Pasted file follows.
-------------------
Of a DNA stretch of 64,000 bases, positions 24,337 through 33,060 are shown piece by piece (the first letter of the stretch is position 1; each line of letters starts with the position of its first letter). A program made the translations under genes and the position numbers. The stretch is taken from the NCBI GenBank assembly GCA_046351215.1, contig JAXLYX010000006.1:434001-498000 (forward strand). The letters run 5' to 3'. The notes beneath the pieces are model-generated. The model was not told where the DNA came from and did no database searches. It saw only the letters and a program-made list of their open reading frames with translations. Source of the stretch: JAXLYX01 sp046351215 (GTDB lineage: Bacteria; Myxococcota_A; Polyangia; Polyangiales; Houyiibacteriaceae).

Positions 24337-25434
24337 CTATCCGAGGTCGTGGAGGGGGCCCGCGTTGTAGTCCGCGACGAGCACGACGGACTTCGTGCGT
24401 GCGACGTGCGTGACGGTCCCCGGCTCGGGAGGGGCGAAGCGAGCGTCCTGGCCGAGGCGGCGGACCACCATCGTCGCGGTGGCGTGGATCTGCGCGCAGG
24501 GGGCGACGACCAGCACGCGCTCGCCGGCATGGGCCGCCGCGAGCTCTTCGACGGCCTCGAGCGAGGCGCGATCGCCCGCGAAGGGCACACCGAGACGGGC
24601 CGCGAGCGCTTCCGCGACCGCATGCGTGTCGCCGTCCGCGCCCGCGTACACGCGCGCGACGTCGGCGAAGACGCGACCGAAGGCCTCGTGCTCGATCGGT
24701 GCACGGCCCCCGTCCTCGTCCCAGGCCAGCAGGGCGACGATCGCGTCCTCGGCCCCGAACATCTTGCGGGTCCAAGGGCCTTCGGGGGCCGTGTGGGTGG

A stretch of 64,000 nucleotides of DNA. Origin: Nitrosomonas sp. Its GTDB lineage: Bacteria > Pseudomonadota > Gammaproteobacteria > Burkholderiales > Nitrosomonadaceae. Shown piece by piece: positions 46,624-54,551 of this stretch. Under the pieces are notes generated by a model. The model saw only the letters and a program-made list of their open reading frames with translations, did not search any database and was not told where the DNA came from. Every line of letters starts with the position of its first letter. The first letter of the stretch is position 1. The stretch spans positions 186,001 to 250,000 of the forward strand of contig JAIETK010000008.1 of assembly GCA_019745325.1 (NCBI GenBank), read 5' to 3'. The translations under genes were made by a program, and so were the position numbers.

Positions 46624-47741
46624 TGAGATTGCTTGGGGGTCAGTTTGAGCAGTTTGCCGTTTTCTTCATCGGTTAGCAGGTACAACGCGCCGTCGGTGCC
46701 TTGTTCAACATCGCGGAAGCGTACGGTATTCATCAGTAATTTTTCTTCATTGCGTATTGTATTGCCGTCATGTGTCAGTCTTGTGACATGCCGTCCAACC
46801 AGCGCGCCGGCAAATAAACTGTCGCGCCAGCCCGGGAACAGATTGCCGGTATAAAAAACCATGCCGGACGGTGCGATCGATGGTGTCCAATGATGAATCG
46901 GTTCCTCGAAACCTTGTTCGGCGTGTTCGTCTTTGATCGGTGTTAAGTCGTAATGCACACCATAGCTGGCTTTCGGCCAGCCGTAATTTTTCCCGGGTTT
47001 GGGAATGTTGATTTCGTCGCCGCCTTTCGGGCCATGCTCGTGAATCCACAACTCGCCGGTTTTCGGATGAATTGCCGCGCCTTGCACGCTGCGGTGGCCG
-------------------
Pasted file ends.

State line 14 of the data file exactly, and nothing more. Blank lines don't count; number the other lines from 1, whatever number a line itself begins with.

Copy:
47001 GGGAATGTTGATTTCGTCGCCGCCTTTCGGGCCATGCTCGTGAATCCACAACTCGCCGGTTTTCGGATGAATTGCCGCGCCTTGCACGCTGCGGTGGCCG